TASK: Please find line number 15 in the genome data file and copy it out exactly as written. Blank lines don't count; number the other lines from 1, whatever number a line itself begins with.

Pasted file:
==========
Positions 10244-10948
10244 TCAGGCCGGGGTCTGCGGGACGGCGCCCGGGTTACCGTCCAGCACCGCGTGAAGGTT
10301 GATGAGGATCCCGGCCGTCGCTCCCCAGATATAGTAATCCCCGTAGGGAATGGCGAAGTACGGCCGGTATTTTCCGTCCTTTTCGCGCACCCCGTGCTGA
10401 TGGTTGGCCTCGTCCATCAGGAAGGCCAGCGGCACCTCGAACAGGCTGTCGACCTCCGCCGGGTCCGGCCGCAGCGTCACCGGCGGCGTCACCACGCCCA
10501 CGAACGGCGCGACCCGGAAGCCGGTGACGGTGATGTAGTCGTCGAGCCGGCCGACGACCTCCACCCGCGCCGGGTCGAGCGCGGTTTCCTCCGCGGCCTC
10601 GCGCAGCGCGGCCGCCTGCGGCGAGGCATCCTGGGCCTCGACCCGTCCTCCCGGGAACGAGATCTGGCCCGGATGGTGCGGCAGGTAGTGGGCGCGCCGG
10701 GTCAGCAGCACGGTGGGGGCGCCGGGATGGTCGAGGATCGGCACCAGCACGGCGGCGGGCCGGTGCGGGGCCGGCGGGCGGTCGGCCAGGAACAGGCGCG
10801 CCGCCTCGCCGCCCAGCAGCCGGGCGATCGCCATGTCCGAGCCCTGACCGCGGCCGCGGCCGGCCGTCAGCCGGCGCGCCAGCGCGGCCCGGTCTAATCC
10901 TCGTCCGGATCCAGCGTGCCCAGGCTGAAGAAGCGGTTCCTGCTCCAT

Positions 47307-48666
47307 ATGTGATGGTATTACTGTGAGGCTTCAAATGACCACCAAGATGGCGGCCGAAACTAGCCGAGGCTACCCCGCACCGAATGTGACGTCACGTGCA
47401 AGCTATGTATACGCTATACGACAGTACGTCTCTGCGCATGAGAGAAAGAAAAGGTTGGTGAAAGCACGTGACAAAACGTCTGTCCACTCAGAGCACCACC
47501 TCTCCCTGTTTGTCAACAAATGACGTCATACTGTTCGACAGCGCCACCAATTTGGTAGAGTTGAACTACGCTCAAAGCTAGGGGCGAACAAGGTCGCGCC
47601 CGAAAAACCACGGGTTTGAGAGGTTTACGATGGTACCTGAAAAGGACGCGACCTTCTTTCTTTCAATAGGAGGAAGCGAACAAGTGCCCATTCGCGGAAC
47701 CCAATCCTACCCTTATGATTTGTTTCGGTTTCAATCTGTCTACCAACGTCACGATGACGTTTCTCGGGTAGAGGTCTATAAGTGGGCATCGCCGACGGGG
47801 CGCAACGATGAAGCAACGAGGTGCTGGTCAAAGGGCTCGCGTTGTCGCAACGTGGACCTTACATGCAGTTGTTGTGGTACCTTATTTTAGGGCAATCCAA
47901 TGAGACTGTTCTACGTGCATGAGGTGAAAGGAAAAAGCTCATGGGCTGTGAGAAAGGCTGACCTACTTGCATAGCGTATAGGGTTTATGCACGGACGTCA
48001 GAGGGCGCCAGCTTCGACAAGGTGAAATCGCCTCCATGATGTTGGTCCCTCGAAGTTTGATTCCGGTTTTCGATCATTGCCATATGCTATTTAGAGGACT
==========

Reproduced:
47701 CCAATCCTACCCTTATGATTTGTTTCGGTTTCAATCTGTCTACCAACGTCACGATGACGTTTCTCGGGTAGAGGTCTATAAGTGGGCATCGCCGACGGGG